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# How to measure verry smal current (amperes) with multi meter? Answered

Hi

I'm trying to measure how much current can be generated from tomatoes.
Please have a look at http://maaikedevos.blogspot.com and my question will make a lot more sence.

What option should i use ( 200u, 2000u, 20m, 200m) if i use 20 on the voltage and i want to use the formula W=VxA ?
It seems to me that the measuring in itselfs alters the numbers. The brightness of the LED changes.
What is happening here ? How can i measure amperes ?

On the picture:

1/ LED hooked up to a battery. Multimeter placed in series to measure the current. (the LED seems to light up but this is reflection)

2/ I turn the multimeter to 200m, the LED lights up very brightly. On the display: 03,8

3/ Multimeter is turned to 20m, the LED lights up. On the display: 3,29

4/ Multimeter is turned to 2000u, the LED lights up. On the display: 1197

5/ Multimeter is turned to 200u, the LED lights up but not verry strong. On the display 1  .

Thanks to any one who can explain this to me in clear language. This are my first staps in elctricity-land.
greetings,

Maaike

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## Discussions

You are VERY lucky you haven't destroyed your LED by running it with no current limiting resistor....

Forget using LEDS to measure it.

The meter's own resistance is varied by switching in different current ranges,at least in some meters.

The method you should use is to find a suitable potentiometer - I'll guess at ~500 Ohms. Connect it as a variable resistor. Measure first of all, the output voltage of your tomato WITH NO LOAD. Connect your pot, now adjust the pot until the meter reading is exactly HALF the first measurement.

Measure the resistance of the pot, in the position you left it. This is the equivalent to the internal resistance of your source.

The LOWER the internal resistance of the source, the more power you can extract.

With a load EQUAL to the internal resistance, you are extracting the MAXIMUM you can from that source.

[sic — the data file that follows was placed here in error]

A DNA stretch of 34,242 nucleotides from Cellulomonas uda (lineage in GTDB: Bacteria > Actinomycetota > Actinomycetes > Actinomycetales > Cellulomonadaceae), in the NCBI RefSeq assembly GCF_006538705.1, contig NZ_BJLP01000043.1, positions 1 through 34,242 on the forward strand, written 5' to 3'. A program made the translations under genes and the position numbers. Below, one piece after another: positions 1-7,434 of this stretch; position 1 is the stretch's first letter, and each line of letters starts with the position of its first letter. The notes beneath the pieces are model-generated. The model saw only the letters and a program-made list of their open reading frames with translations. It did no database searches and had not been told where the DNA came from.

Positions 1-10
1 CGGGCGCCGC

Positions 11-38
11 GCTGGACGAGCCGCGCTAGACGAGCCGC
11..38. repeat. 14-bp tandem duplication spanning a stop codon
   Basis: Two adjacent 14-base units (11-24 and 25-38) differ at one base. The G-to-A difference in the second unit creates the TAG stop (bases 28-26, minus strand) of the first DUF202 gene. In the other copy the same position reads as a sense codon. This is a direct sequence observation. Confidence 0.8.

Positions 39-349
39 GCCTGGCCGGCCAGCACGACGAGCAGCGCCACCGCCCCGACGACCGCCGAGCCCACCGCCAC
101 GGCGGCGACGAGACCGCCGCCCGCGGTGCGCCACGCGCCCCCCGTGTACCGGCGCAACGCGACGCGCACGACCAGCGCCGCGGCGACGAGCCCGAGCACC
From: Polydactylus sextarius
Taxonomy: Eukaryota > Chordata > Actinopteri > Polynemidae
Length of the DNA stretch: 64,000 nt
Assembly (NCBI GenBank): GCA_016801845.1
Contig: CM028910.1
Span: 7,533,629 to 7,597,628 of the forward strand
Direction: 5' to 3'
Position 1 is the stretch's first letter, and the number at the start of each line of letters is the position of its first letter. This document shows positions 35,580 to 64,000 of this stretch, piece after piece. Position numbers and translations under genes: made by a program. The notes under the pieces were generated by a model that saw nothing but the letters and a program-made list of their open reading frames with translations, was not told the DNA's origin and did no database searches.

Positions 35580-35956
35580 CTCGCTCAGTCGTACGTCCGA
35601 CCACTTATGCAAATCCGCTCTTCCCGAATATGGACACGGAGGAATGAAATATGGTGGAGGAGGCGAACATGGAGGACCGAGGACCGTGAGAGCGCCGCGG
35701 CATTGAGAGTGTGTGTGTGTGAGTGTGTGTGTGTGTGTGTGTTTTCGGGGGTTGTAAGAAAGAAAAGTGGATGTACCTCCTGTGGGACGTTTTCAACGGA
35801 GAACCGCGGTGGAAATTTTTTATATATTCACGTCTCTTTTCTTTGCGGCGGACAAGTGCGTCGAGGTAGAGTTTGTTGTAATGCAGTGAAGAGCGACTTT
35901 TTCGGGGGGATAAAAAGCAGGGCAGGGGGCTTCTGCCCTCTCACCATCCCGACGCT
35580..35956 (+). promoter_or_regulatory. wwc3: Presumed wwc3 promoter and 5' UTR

Hey thanks for the swift reply's .

It seems that my multimeter is the kind that changes his internal recistance when switching in an other current range. (seems strange to me i must admit)

I don't have a potentiometer. Is there an other way to measure the intern recistance in my tomato ?

If i could do that i could use the formula: I=V/R

If not using a LED as a LOAD what would you suggest ? The nice thing about the LED is that you can see if it works a little bit yet. ;-)
Most of the electrical devices work, or they don't. I going to connect a lot of tomatoes in the end, and i need to check the current now and than.

The LED is a lousy device, because you can't adjust it, and its non-linear anyway, so you can't predict much either.....

Try a piece of heater wire from an old toaster. Measure the resistance of it - I can't see you needing more than 100 Ohms to try it. connect one end of your tomato to one end of the wire, with one terminal of your meter (volts range) connect the other end of the tomato to the other terminal of your meter, and touch THAT up and down the heater until you find the sweet spot I mentioned earlier, where the meter reads half the O/C voltage of your tomato.

Now you can scale off the reading by saying
resistance of tomato = length to half volts x resistance of whole resistor/ length of whole resistor. Now you have the maximum power point of the tomato.

You realise of course that the generation is only occuring between the acid soaked metal parts - sprinkling salt on your battery may get you more output too perhaps.

Steve

I think what Steve is saying is that you can model your tomato battery as a voltage source in series with an internal resistance.  A model is often called a "Thevenin equivalent" source.

You can see some diagrams of what this circuit looks like in this Wiki article:

The game here is to pick some different resistors that are close to the internal resistance of your tomato battery, and use them as loads, and plot I and Vload as you load the tomato battery.  Your loading graph will also include the points (Voc, 0) and (0, Isc) where:

Where Voc is the "open circuit voltage"